“Eggs or eggs – you didn’t have a choice of what you ate.”

Feeding 2,500 men per day with three meals each, there were no choices until you got without the trainees. Two eggs per a person, at least, that makes 5000 eggs
“It was edible food,” Don Peveto, Air Force vet said a little jokingly, “We prepared it – no choices…”

Don was in the Air Force “slinging hash,” as it were called, for five years, six months, and 29 days.  He counted down.

Retired now,  but never without a job, this cook volunteered in the late 1950’s because he was having trouble getting through school. “Back then teachers didn’t have time to fool with you…” So he went into the military at 17.

He didn’t want to go to school any more but in a year Don didn’t know what to do with himself when he got out, so he got his GED.

Don was in basic training at Lackland Air Force Base in San Antonio where women also trained. Lackland is the only one in the United States were the Air Force does basic training.
“They get you up in the morning and march you up and down, up and down.”

After finishing basic training, November through January, he developed pneumonia and was sent to the hospital and had to restart basic training. Because of this, air craft maintenance school was full, so he had to go into Food Service. 

“There’s no schools in Food Service. They threw you in the kitchen you learn it. We had a lot of civilians in there. It was a beach on rainy days when [we] cleaned up.”

After basic training he signed up to go over seas, so he picked the three worst places, because, as he said, “they never send you were you want to go.” He chose Iceland, Greenland and Alaska and they sent him to England. His base was in a Hollywood movie studio with three “civie” cooks. No alcohol was allowed except once a week at the NCO club, Non-Commissioned Officers Club, and it was rationed unless you were a non-commissioned officer and up. Back then you had to be a sergeant and up to get into the NCO.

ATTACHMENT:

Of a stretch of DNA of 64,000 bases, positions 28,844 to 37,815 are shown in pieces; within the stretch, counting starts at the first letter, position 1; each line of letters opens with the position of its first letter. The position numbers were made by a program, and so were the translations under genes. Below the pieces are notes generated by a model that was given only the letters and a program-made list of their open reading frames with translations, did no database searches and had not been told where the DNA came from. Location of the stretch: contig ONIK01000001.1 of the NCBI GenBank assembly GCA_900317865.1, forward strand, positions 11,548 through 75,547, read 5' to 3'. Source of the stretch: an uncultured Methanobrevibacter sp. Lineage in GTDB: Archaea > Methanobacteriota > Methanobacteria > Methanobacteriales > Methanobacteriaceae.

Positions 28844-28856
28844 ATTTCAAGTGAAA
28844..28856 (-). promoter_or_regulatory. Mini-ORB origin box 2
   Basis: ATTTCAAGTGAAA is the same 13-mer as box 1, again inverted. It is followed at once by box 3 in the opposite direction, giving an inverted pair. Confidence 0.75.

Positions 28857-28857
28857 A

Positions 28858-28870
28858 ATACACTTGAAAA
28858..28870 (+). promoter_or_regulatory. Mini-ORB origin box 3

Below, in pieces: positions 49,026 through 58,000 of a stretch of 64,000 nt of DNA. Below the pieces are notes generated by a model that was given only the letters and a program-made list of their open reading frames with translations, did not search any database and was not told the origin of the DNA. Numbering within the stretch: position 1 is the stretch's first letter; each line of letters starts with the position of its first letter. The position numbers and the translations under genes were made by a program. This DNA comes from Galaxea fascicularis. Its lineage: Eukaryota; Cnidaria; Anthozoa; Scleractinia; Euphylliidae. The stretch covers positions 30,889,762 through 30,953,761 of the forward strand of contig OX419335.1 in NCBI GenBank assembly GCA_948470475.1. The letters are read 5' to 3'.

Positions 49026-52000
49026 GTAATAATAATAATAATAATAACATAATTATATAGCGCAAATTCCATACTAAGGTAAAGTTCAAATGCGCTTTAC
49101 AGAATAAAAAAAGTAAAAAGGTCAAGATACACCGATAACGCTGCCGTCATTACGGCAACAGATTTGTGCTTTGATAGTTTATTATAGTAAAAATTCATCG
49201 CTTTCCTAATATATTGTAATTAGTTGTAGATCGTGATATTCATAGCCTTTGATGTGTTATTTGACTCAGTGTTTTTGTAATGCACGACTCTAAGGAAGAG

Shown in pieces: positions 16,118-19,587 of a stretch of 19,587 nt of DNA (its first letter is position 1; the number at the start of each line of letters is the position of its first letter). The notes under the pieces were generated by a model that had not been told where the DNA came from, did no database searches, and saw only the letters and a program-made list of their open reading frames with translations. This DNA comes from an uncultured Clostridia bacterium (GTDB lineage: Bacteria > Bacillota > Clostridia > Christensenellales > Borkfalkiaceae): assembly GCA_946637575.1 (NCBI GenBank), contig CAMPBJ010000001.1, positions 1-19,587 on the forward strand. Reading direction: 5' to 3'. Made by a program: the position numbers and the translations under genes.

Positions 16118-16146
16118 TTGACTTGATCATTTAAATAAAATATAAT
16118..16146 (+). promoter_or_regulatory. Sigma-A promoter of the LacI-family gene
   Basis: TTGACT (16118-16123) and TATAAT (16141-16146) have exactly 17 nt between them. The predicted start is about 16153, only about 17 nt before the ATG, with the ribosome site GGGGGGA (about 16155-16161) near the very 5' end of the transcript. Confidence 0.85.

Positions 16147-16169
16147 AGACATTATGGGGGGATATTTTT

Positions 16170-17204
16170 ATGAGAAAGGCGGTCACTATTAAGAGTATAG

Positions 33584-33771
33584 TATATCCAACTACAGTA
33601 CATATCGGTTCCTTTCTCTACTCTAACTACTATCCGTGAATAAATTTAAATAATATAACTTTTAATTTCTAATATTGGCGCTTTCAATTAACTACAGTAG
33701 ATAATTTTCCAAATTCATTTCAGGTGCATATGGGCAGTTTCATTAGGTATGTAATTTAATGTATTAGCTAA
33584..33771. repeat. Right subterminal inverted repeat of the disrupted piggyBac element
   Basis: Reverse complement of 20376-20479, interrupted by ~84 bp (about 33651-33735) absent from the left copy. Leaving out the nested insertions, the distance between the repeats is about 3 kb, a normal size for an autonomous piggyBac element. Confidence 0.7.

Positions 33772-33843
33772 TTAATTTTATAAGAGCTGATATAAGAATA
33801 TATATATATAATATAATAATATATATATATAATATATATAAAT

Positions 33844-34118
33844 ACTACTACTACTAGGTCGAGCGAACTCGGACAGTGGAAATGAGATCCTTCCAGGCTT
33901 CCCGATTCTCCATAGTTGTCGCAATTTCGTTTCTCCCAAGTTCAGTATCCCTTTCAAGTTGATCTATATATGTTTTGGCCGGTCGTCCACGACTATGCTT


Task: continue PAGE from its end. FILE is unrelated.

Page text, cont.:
In England he had his own room and the train was three blocks from the base. He visited Piccadilly Square or the Circus London and found all the bars, but they closed at 10 p.m.
Piccadilly Circus is a busy plaza in the heart of London at the junction of five major streets: Regent street, Shaftesbury Avenue, Piccadilly and Covent Street.

“They had dances every Friday and Saturday for teens in the closest town and you had to take a double decker bus to get to and subway, or the tub as they called it, or take the train to London. But I would always find something to do when I would get there in that town.”
“Everywhere you went they (the English) knew what you were. Shoes, manners, hair – those were the giveaways.”
During the Congolese Uprising in Africa he slept in an air hanger on a cot then moved into a shut down university.  Don had to have a diplomatic passport for that tour.

“We were based on an international airport as [United Nations] support and never put on a uniform because we weren’t supposed to be there. We had to take a bus from the university to the base…. If you stopped driving you would probably be dead they told us….”

He ended up in Tripoli, Libya with acute appendicitis toward the end of his military career.
“That was a great place – three movie studios and a bowling ally. If you went AWOL they would wait three days and get a pair of binoculars and look for you. It was a desert.” He smiles.

Don spent his last 18 months in Wisconsin in a Strategic Air Command base. There he had to have secret clearance everywhere he went.

Yet after all that he still claims England to be the place he favors most. After all he was about 19 years old “slinging hash.”